This year, the nationwide campaign is encouraging us all to try our hand at new composting activities in order to do our bit for the environment.
Although around thirty percent of us already compost at home, there are lots more things we can all try. For example, around sixty percent of people say they have never tried composting general household waste, such as scrunched up paper or the contents from a vacuum cleaner, and around fifty percent of people have never tried using peat-free compost* such as Veolia’s Pro-Grow, made from composted green garden waste from Hampshire homes.
What’s more, many of us are unaware of the environmental benefits of using peat-free compost. 51% of us have never used it, and 24% say they are not aware of it, despite the fact that it can also make a significant environmental saving**. It can take anywhere between 500 and 1,000 years to replace every one metre layer of peat extracted in the UK, putting at risk wildlife such as birds, dragonflies and butterflies that depend on its natural habitat for survival***.
Ed Watson, Composting Manager for Veolia in Hampshire, said: “This Compost Awareness Week we are encouraging everyone to give composting a go. Even those of us who are already composting at home could compost more things more often. Why not try greener, peat free composts, which will not only help the environment but also help your garden grow greener.”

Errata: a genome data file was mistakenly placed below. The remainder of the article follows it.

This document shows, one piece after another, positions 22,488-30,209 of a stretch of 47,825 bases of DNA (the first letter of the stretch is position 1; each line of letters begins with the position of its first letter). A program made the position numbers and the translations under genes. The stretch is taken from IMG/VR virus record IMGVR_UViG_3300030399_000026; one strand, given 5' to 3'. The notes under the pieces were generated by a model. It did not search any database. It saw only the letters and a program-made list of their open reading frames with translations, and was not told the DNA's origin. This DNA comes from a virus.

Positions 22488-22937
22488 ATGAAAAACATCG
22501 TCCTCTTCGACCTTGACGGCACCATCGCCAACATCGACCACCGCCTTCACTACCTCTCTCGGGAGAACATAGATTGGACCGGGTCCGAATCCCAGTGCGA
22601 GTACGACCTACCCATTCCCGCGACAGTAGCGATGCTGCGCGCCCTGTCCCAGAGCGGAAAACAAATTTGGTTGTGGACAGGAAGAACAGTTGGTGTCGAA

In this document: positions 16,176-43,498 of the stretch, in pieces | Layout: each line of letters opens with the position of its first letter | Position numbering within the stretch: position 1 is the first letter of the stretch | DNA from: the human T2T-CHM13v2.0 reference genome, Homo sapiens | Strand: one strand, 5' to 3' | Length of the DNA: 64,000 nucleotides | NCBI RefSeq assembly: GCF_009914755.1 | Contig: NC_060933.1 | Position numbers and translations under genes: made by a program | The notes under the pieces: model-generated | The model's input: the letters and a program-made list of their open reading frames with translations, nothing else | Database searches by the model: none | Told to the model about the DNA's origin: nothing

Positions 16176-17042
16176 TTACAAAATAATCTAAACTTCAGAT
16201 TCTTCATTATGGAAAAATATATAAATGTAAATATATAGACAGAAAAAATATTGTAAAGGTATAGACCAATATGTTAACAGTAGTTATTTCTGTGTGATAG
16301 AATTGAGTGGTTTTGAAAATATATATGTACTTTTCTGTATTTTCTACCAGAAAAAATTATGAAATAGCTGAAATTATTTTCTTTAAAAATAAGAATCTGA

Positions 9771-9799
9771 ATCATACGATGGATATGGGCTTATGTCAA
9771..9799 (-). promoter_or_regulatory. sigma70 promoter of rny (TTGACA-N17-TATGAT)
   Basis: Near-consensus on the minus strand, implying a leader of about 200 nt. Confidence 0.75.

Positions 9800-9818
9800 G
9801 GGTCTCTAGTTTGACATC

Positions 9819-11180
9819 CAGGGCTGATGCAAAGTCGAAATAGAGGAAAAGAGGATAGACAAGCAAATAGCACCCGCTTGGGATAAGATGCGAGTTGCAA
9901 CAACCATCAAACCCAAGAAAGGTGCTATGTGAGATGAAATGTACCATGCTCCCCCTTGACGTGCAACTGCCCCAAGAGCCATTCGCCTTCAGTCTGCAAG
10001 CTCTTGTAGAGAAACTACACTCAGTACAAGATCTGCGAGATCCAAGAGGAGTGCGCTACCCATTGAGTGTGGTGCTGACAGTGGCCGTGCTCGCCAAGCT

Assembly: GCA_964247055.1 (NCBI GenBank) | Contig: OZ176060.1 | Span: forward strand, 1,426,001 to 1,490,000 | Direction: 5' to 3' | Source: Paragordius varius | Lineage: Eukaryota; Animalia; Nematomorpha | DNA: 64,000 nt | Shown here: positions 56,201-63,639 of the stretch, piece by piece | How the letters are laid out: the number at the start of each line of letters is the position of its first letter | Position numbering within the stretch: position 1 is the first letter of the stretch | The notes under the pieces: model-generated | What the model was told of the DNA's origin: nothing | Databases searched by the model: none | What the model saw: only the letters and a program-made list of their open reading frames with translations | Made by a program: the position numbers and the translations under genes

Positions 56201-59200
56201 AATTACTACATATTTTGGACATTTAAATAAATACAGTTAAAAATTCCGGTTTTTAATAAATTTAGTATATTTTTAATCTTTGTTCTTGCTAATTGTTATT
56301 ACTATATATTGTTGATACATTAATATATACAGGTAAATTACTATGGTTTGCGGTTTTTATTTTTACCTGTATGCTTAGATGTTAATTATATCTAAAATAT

Richard Johnson, Projects Director for Veolia added: “Over a third of households with gardens have already seen the benefits that home composting can bring by improving their gardens but there is still a lot that can be done. For example even those who regularly compost at home still send on average nearly 70kg of compostable food waste to landfill each year. That’s the weight of a medium sized adult.”
When food and garden waste is sent to landfill it breaks down in the absence of air and makes methane, a powerful global warming gas. The same waste composted at home produces no methane and provides free fertiliser and soil improver that helps vegetable crops, shrubs and flowers to grow.
* ICM research conducted for WRAP in March 2009
** ICM research, March 2009 and Exodus Market Research, November 2008
*** Tallis J.H. (1995), Blanket mires in the upland landscape. In "Restoration of temperate wetlands" ed. Wheeler et al., John Wiley & Sons, Chichester